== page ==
The team was assembled to get to know each other: when the employees talked, made friends, then it would be much easier for them to interact effectively, to negotiate in chats. Besides, we were trained there. Since the startup is connected with finance, its regulation implies special training of employees in fraud security, and other nuances of work.
Now, especially after the trip, I am very satisfied with the project and the team I got into. The company is developing rapidly: there were 7 people in the spring and now there are 30. The founders are not startup boys, but serious adults who know the market and what to do, they have managed to build transparent and clear processes, which is particularly encouraging, especially in contrast to my past experience.
As for formalities, I work as a contractor. This is a standard practice in startups employing specialists from all over the world. I don't see any drawbacks in this yet. I don't aspire to any social packages and so on, you better pay me more, and I will solve the issue of insurance, hospitalization and how many teeth to treat per year. I understand that I may be fired one day, that the project may close down, or that for some technical reasons they may not be able to continue working with me, but it does not bother me, I will find a job. It's hard to find good developers today.
I have worked a lot in banks, where people are always hired in tutus. Yes, it's a stable job, it's an incredible social package, good money that drips regularly, but everything you do is often not even used, 90% of the features you create are immediately thrown away. So you don't even make a small piece of something big, it really was pissing me off. Now I'd rather go to freelance than go back to the big company.
As for my remote working experience, I had it when I was working on my project with three other developers. No office, we worked from home, we called each other. But, of course, this was not like organizing the processes in the project where I work now.
I wasn't even sure I could do my job from home. I had prepared thoroughly, organized a good, comfortable workplace: I bought a table with height adjustment to work standing up periodically, and two monitors with stands. In general, I made it so that I could disconnect from everything when I sat down at the workplace. Yes, the kitchen is next to me, sometimes I can lie on the sofa in broad daylight, but when I sit down at the table, I work. The place of work has to be almost sacred to make it easier to concentrate.
I also noted what helps self-discipline better than any control: I like the team so much, people are charged, do something cool, that I just can't afford not to. I want to talk about what I have done in the past day on the morning stand-up. This switches me on. Sometimes it's lazy for 3-4 hours in the afternoon, but then you realize that the work isn't done enough, you sit down and write the code until nightfall. Because the main thing is the result, and I want to show it. Responsibility to the team is a big driving force, and this is despite the fact that I am a very lazy person.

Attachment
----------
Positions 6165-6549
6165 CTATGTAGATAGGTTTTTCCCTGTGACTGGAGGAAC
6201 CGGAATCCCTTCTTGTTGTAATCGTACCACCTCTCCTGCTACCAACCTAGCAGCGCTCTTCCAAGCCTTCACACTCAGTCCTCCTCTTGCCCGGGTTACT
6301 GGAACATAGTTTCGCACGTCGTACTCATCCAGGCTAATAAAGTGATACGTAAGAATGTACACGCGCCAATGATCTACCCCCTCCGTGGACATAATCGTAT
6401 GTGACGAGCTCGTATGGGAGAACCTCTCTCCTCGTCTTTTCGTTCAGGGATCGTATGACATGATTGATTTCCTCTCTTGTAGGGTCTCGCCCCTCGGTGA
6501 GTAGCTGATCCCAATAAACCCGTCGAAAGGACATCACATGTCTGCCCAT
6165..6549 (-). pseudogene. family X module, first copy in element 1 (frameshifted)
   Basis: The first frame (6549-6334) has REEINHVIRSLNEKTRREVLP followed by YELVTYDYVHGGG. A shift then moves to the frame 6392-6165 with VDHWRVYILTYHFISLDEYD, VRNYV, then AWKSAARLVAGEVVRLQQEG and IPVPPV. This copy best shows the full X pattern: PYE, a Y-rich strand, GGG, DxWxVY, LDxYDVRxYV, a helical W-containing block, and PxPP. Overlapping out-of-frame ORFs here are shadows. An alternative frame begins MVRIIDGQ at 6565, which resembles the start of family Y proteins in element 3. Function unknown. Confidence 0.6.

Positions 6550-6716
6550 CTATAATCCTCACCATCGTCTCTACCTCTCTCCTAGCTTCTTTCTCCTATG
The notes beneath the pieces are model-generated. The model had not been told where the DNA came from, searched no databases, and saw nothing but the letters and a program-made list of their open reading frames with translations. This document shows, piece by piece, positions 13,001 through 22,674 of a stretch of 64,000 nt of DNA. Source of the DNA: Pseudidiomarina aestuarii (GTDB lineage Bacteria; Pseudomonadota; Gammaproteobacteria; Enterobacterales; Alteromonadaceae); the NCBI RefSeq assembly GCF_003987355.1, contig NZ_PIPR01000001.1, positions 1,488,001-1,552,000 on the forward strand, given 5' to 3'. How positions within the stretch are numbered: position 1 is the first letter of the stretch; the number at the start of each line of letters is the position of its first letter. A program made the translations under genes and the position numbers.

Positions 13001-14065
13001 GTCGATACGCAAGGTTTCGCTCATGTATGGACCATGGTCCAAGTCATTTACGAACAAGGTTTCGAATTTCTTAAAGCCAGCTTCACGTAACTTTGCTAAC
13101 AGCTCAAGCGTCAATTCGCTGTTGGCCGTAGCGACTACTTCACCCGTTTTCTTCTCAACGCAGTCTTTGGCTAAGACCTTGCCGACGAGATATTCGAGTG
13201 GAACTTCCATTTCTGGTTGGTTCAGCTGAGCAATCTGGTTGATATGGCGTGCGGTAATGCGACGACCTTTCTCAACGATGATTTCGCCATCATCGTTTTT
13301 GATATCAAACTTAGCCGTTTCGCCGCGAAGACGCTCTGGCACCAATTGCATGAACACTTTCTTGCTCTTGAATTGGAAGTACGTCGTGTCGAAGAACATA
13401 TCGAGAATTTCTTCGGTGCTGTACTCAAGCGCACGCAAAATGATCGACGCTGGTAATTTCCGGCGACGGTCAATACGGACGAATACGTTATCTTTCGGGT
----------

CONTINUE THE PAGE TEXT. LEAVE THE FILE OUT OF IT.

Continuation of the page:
I lived in Nizhny Novgorod, studied software engineering, and am in my third year, I started working in software engineering. I worked for Netcracker for a year and then for 4 months in another company, where I got a better offer.
After that, I went to Germany to study HCI (Human-computer interaction), and since I did not know how much time I would spend on master's studies, I refused to work. My studies turned out to be difficult, I hadn't worked for a year, except little projects sometimes I wasn't involved in full-fledged development.
A year later, I got used to my studies. However I had a student visa and couldn't officially work in Germany.
I signed up at 6nomads, I don't even remember how I learned about the service. Shortly after the registration and selection process, I was contacted by a manager to whom I told about my situation with Germany and my studies.
The service turned out to be convenient: it performs its function, it is easy to contact and correspond with companies there, but its main advantage is still the people who helped and led me from accidental registration to employment in a foreign company.
On the site I had time to talk to three companies: I did not fit in with the St. Petersburg project, the company from South Africa gave up on me because of fears that I would not be able to combine a full-fledged job with the study, and with the latter — with a company from Israel, which is engaged in developing an e-learning platform for the American market — everything worked out/the puzzle has evolved.
I was interviewed and then was given a task to solve immediately, where I made a mistake and was offered to fix it. But I was in the middle of an exam period, and I said I couldn't get back to the task until two weeks later. In the end for the second time, I passed this step successfully, then I talked to the CEO of the company, and soon I got an offer.
I hadn't had any remote experience before, and the entire project team I've been assigned to is distributed. Mostly guys from Eastern Europe, only CEO is in Israel. I work from home. Until I dealt with co-working in Germany, I moved to another city less than a week ago and didn't have the time. But I plan to find a workplace outside the home, to choose a comfortable co-working.
It's not always possible to create a fully working atmosphere at home without being distracted, and the boundaries between work and home are blurred. Life becomes a half-working, half-home, and you can't switch completely. So when I work at home, I dress as if I were at work, and when I'm resting, I dress in sports pants and an old t-shirt with a cartoon print. It helps me to draw an artificial line between work and home.
In addition, the specifics of the work involves tracking time, which you spend on the task. It motivates, you can't spend the whole day watching youtube, and then track 8 hours for 2 lines of code. That's why everything here is transparent. In general, for a remote specialist will be very useful.
The whole team communicates in Slack, daily standups are held in writing, there are weekly team calls and within the company, and also a weekly face-to-face with a team lead.
If we compare it with previous work experience, sometimes we had to go through 7 management circles to get through to the right person when the company has 1,300 employees. At the remote company, however, everybody can contact everyone directly, but this type of work is suitable for smaller teams, I think.
Even though we are an Israeli startup, we work according to the usual calendar - Monday through Friday. But if you want, you can even work the first 20 days of the month without a weekend, and then rest.
I am a contractor: I have an open-ended contract for the provision of services. I use my salary to rent housing in Europe, eat well, buy clothes, and also enough for leisure, travel and even for savings.